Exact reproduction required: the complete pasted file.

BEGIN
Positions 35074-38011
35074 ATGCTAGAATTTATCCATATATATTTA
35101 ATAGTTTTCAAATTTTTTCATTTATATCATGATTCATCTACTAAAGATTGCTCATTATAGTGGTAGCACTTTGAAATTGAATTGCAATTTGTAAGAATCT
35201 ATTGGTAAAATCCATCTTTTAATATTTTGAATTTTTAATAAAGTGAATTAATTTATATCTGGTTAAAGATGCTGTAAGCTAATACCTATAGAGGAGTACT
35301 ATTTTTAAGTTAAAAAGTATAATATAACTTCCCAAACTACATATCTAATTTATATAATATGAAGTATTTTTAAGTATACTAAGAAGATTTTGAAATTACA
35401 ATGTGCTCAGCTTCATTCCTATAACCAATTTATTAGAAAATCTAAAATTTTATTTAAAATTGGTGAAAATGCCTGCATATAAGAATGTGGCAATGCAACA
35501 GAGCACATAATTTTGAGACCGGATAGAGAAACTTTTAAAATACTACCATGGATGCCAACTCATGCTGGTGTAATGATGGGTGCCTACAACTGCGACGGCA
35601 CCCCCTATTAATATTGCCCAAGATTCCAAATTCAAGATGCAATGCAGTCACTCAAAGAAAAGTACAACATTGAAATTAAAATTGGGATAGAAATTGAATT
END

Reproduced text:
Positions 35074-38011
35074 ATGCTAGAATTTATCCATATATATTTA
35101 ATAGTTTTCAAATTTTTTCATTTATATCATGATTCATCTACTAAAGATTGCTCATTATAGTGGTAGCACTTTGAAATTGAATTGCAATTTGTAAGAATCT
35201 ATTGGTAAAATCCATCTTTTAATATTTTGAATTTTTAATAAAGTGAATTAATTTATATCTGGTTAAAGATGCTGTAAGCTAATACCTATAGAGGAGTACT
35301 ATTTTTAAGTTAAAAAGTATAATATAACTTCCCAAACTACATATCTAATTTATATAATATGAAGTATTTTTAAGTATACTAAGAAGATTTTGAAATTACA
35401 ATGTGCTCAGCTTCATTCCTATAACCAATTTATTAGAAAATCTAAAATTTTATTTAAAATTGGTGAAAATGCCTGCATATAAGAATGTGGCAATGCAACA
35501 GAGCACATAATTTTGAGACCGGATAGAGAAACTTTTAAAATACTACCATGGATGCCAACTCATGCTGGTGTAATGATGGGTGCCTACAACTGCGACGGCA
35601 CCCCCTATTAATATTGCCCAAGATTCCAAATTCAAGATGCAATGCAGTCACTCAAAGAAAAGTACAACATTGAAATTAAAATTGGGATAGAAATTGAATT